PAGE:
The research team also discovered an intermediate step in the biodegradation process. It involves a separate family of microbes that produce carbon dioxide and hydrogen from partly degraded oil, prior to it being turned into methane. This paves the way for using the microbes to capture this CO2 as methane, which could then be recycled as fuel in a closed-loop energy system. This would keep the CO2, a greenhouse gas blamed for global warming and climate change, out of the atmosphere.

The petroleum industry already has expressed interest in trying to accelerate biodegradation in a reservoir, Larter says. It is likely there will be field tests by 2009.


'/>"/>

Contact: Mark Lowey
mlowey@ucalgary.ca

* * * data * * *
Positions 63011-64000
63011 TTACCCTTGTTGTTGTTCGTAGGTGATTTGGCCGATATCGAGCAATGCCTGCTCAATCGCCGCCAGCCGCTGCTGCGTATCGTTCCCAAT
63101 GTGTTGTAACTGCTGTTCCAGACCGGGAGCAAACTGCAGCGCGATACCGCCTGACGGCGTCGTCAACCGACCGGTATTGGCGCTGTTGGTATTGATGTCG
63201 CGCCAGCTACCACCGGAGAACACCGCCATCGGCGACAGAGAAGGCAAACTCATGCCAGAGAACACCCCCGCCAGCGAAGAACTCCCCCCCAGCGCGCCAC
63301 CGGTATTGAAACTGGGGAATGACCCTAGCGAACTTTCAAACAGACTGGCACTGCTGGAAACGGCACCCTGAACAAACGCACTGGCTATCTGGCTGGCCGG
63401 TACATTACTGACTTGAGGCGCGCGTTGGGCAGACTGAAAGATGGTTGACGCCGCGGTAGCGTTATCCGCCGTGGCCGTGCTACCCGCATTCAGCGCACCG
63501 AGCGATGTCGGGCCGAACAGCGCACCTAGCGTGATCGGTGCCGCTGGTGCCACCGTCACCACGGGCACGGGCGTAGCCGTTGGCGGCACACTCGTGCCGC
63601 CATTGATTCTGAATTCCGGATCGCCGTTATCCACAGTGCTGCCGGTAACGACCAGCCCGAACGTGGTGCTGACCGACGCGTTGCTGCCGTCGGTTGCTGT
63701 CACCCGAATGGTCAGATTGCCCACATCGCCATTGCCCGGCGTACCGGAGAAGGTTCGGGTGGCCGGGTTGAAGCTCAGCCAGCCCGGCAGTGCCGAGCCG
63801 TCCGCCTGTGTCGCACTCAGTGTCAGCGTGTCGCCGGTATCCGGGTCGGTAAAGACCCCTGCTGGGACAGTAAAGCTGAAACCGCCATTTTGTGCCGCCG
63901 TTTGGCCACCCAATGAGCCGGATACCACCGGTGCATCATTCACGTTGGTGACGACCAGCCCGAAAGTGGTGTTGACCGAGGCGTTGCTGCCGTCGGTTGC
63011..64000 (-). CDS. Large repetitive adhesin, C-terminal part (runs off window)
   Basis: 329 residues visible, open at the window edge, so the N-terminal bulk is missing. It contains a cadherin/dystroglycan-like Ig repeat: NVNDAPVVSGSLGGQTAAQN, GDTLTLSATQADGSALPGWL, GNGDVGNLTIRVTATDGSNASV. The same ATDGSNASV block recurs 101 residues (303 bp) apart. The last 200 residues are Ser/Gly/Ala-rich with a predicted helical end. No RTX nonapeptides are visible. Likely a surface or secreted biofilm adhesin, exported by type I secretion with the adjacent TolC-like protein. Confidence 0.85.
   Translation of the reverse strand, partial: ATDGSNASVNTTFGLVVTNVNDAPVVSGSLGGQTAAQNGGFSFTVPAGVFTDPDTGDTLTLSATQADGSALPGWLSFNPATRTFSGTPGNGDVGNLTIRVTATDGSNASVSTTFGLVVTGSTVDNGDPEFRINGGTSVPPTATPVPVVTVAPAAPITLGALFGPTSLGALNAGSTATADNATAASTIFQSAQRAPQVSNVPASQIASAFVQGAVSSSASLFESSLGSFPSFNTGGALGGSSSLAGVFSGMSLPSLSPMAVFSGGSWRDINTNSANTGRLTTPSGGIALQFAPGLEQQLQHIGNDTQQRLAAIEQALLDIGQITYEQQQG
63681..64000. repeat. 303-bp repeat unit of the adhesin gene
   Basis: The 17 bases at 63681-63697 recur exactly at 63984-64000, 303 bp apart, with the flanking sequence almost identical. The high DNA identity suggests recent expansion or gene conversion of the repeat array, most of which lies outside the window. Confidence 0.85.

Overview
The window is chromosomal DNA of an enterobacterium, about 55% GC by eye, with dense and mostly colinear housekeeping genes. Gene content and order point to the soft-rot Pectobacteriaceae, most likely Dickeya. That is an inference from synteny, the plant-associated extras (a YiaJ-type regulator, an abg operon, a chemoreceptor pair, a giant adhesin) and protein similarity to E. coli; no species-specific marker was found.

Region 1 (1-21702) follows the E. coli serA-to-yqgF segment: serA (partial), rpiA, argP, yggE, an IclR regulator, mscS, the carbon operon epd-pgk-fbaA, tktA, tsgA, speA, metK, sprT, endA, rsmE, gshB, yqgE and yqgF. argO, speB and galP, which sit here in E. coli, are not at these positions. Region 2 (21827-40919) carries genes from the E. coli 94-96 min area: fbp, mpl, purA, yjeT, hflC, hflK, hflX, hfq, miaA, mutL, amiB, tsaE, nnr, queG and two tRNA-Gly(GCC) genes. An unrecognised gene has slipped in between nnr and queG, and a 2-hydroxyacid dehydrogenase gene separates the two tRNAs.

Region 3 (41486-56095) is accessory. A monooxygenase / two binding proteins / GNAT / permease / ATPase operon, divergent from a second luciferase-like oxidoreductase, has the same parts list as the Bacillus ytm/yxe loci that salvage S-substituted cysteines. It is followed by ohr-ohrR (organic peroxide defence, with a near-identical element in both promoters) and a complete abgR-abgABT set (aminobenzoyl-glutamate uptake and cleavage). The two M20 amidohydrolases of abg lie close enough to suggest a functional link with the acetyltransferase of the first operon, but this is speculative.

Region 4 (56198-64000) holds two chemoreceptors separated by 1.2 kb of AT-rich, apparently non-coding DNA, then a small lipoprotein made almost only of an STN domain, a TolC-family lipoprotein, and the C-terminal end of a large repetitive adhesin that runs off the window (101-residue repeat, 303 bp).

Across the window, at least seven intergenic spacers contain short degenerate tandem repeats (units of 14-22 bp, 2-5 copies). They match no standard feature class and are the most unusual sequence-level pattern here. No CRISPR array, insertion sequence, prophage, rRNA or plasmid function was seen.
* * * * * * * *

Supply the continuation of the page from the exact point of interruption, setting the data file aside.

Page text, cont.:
403-210-8659
University of Calgary
Source:Eurekalert

Related biology technology :

1. Secure Symbology: Making New Jersey Proud While Saving Lives
2. Thomson Scientific Publishes Who Is Making The Biggest Splash? - A Quarterly Review of Scientific Literature on Drugs and Therapies From April - June 2007
3. Free CME-certified Webcast: Making Your Case: Up-to-date Answers for Developing Trends in PCI
4. Creating the Bionic Woman: Making Nerves Spring Back to Life
Post Your Comments:
*Name:
*Comment:
*Email:
(Date:2/23/2017)... and SAN FRANCISCO , Feb. 23, ... medicine company, and Beyond Type 1, a not-for-profit advocacy ... diabetes, today announced a grant from Beyond Type 1 ... for type 1 and other insulin-requiring diabetes.  ... developing innovative stem cell-derived cell replacement therapies with a ...